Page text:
What Is /Dev/Null - an Introduction to the Bit Bucket
If you have used Linux for any amount of time, you most likely have come across the bit bucket, normally written as /dev/null. Understanding this special file, how it works, and it's importance will become a invaluable tool. In this article, we will discuss what /dev/null is, how to use it, and why it earned the name bit bucket. We will also explore some examples of how it can be used in common practice.
Why the Name Bit Bucket?
Early computers used punch cards to store data and programming code. When the machine punched the holes out, the unused material would drop into a bucket. Over time the bit bucket became a general term for a place where useless bits were discarded.
Other names for /dev/null are black hole, null route, punch bucket, null device, or just null.
The /dev/null File
The /dev/null file is a pseudo-device file generated at boot. It has no size (0 bytes), takes up 0 blocks on disk, has read/write permissions for all users. The screenshot below shows that the file and last system reboot have the same date and time.
This is a special file known as a character device file. This allows the file to act like a device (null device) that is unbuffered and can accept streams of data. When you access a device file, you are communicating with a driver. In the case of /dev/null, it acts as a pseudo device with a driver that has a very specific purpose. It discards anything you write to it, and only returns a EOF character when read. Sending an EOF more or less means making the process aware that no additional input will be sent (End of File).
Using the /dev/null File
Suppressing Output with /dev/null
The /dev/null file is most often used to suppress output. In the following example, we use the ">" redirection operator to send the output of the stat command to the bit bucket.
$ stat /etc/passwd > /dev/null
This effectively suppresses the commands output (standard output).
We can use /dev/null to suppress errors by redirecting standard error (STDERR), like so:
stat /etc/passwdss 2> /dev/null
We changed the filename to passwdss, which doesn't exist. This would normally show a "No such file or directory" error. Although, the error was discarded since we redirected STDERR (standard error) output to /dev/null.
NOTE: To learn more about redirection and standard data streams (STDIN, STDOUT, STDERR) read "Linux I/O, Standard Streams, and Redirection".
NOTE: Data sent to /dev/null is immediately discarded and not recoverable.
Using /dev/null to input EOF (End of File)
Another common use for /dev/null is supplying a blank or null input that has nothing but the EOF character. It may not be immediately clear why you would need such a function. However, there are a lot of utilities that need a EOF character in order to proceed. For example, the mailx utility will allow you to type an email from the command line. It will continue to wait for input until it receives an EOF character, which is sent by hitting CTRL + D. This tells the utility that you do not intended to send any more input.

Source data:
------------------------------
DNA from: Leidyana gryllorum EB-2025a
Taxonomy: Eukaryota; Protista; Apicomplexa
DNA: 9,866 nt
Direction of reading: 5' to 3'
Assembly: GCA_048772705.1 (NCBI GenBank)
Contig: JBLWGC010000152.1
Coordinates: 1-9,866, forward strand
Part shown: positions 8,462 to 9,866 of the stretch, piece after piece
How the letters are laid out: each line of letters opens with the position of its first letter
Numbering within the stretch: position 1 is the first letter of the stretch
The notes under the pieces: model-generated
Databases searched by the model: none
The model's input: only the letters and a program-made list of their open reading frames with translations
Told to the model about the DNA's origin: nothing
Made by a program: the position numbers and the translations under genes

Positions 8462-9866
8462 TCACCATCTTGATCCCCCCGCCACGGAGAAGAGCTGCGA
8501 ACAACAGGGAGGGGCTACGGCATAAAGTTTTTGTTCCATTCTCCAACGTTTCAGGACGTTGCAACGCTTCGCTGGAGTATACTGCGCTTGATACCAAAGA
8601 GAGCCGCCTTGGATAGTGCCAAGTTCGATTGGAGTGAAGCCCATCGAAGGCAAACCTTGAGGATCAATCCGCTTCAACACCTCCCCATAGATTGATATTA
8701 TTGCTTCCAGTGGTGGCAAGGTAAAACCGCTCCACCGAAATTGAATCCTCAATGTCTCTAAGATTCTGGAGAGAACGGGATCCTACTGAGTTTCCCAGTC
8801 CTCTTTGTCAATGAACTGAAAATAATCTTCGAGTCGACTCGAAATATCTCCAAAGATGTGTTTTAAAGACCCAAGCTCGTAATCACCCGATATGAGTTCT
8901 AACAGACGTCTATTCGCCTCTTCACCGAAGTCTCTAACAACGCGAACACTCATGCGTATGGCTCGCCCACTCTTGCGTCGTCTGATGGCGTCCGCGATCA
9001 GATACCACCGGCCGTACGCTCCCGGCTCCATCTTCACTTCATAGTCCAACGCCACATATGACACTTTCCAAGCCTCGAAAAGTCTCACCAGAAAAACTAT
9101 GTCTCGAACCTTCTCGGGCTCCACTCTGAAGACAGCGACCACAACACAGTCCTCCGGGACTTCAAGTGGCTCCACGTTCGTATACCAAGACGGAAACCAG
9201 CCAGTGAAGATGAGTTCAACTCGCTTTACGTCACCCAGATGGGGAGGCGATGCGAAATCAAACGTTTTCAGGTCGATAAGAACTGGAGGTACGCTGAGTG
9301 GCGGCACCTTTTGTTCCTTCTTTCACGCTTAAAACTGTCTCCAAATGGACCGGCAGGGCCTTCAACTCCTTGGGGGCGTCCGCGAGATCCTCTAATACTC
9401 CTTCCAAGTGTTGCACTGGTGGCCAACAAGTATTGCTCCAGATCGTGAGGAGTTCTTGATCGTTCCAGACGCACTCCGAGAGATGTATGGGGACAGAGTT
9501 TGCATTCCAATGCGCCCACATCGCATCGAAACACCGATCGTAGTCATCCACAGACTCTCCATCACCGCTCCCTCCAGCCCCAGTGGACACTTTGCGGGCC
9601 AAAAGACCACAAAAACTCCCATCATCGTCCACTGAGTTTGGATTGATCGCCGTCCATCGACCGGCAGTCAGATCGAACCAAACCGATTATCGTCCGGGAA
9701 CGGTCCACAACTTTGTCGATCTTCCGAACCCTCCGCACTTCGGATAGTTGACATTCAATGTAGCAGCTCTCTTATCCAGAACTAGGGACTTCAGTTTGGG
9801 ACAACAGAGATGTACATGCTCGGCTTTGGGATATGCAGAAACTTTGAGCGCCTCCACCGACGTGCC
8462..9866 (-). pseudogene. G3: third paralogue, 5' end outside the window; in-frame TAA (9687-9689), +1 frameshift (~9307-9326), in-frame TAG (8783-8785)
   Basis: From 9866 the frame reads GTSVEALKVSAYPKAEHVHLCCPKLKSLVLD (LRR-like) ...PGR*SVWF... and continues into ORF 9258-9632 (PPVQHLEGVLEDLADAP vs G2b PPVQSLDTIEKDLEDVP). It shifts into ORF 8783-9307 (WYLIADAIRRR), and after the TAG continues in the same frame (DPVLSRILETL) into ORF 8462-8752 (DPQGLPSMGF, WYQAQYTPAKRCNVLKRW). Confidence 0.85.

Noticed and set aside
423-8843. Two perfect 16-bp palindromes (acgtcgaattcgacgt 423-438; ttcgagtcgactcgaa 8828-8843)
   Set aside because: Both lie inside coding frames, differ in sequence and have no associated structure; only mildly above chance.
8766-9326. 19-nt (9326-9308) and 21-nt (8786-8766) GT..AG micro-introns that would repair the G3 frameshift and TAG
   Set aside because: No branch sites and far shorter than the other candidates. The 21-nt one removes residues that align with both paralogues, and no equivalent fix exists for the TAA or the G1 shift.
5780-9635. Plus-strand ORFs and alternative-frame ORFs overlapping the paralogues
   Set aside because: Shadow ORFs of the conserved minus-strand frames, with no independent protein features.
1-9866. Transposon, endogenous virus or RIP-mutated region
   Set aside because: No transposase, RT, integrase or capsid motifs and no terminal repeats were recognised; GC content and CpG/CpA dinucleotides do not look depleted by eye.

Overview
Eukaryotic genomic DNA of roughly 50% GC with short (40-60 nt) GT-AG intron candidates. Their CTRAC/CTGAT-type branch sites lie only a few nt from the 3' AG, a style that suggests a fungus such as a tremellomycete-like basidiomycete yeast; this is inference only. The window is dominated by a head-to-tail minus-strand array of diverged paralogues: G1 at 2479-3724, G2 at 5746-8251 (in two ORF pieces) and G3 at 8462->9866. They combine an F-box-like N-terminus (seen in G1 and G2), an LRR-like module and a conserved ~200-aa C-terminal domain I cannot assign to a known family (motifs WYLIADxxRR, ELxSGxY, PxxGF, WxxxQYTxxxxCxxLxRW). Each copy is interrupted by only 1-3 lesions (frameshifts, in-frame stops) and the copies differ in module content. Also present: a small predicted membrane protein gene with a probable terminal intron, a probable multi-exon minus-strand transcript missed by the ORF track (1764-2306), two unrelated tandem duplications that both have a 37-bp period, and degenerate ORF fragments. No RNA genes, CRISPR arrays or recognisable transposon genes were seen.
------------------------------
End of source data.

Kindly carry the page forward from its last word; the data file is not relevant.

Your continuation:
NOTE: EOT (End of transmission) and EOF (End of File) have technical differences which comes down to encoding and are outside the scope of this tutorial.
What if we wanted to send a blank email, we would have to enter interactive mode and hit CTRL + D with no input. This would be unpractical if being used in a script or other unattended fashion. As a workaround we can redirect /dev/null into the mailx command to do this for us.
$ mailx -s "Just Another Email" [email protected] < /dev/null Null message body; hope that's ok
Using /dev/null to Empty a File
Yet another common use for the /dev/null file is to empty contents of a file. If you use the ">" redirection operator to redirect /dev/null into a file, it effectively erases the contents of that file.
[[email protected] ~]$ cat scp.log Changing to backup directory… Sending SCP request to download fw-backup-2019_11_10… fw-backup-2019_11_10-03_03_27-2.0.32.zip 100% 536MB 2.8MB/s 03:14 [[email protected] ~]$ [[email protected] ~]$ cat /dev/null > scp.log [[email protected] ~]$ [[email protected] ~]$ ls -l scp.log -rw-r--r--. 1 savona savona 0 Nov 11 21:32 scp.log [[email protected] ~]$ cat scp.log [[email protected] ~]$
Another option is to use the cp command to copy /dev/null over the file, like so:
[[email protected] ~]$ cat scp.log Changing to backup directory… Sending SCP request to download fw-backup-2019_11_10… fw-backup-2019_11_10-03_03_27-2.0.32.zip 100% 536MB 2.8MB/s 03:14 [[email protected] ~]$ [[email protected] ~]$ cp /dev/null scp.log [[email protected] ~]$ [[email protected] ~]$ cat scp.log [[email protected] ~]$ ls -l scp.log -rw-r--r--. 1 savona savona 0 Nov 11 21:34 scp.log [[email protected] ~]$
The bit bucket (/dev/null) is an important and useful tool for system administrators, devops engineers and just about anyone using the command line. In this article we discussed some of the most common uses for /dev/null, but once you know what it does, you may find more and more ways to use it.
We would love to hear any of your experiences, questions or comments below!
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Nice write up. This answered a few questions I’ve always had.
Great article! THANKS!
Nice try, but not good enough. You see, in many languages, like Russian 'null' and 'zero' have the same meaning, zero. This is a source of confusion, of course.
Yet in Linux kernel /dev/null and /dev/zero do completely different things. Can you explain how and why ?
Why same meaning-word was chosen for them ?
Thanks for your input. I do not speak Russian so I was unaware of the confusion. I will try to do a write up about /dev/zero next and explain the differences. Thank you!
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